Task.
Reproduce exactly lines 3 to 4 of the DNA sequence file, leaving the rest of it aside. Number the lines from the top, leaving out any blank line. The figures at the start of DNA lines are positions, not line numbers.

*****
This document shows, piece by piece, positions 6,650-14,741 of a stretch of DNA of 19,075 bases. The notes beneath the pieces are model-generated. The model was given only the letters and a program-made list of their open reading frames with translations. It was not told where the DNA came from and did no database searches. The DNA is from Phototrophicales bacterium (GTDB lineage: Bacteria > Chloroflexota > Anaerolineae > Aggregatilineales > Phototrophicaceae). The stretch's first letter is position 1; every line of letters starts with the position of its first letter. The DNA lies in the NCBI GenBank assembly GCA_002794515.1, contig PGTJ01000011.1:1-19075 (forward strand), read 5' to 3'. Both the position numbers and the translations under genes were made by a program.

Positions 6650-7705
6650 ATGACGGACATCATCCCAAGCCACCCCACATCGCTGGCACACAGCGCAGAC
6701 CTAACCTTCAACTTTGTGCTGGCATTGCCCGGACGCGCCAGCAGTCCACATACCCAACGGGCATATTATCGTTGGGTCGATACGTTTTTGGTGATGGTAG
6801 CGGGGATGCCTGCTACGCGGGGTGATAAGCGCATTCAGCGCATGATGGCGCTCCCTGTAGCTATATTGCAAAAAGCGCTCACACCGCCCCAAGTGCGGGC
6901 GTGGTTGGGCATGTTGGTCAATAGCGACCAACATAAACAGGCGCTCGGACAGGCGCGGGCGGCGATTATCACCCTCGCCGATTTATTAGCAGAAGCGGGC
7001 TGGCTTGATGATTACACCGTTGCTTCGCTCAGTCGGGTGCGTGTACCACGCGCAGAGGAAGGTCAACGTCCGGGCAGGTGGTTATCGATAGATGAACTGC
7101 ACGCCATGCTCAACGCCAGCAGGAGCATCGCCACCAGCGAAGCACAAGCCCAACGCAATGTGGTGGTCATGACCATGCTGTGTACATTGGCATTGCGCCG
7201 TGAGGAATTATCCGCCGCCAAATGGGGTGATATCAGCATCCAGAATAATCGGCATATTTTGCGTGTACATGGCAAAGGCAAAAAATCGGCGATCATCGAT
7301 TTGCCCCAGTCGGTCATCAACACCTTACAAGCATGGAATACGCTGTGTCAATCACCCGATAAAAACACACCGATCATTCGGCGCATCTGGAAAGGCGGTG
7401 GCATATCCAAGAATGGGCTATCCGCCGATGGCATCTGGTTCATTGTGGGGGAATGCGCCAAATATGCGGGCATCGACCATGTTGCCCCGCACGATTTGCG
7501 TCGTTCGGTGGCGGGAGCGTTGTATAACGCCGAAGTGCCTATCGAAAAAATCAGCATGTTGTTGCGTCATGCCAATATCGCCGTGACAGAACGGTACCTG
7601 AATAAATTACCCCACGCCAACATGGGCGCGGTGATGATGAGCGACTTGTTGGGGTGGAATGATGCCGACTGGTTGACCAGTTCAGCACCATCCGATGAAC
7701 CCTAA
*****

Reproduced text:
6650 ATGACGGACATCATCCCAAGCCACCCCACATCGCTGGCACACAGCGCAGAC
6701 CTAACCTTCAACTTTGTGCTGGCATTGCCCGGACGCGCCAGCAGTCCACATACCCAACGGGCATATTATCGTTGGGTCGATACGTTTTTGGTGATGGTAG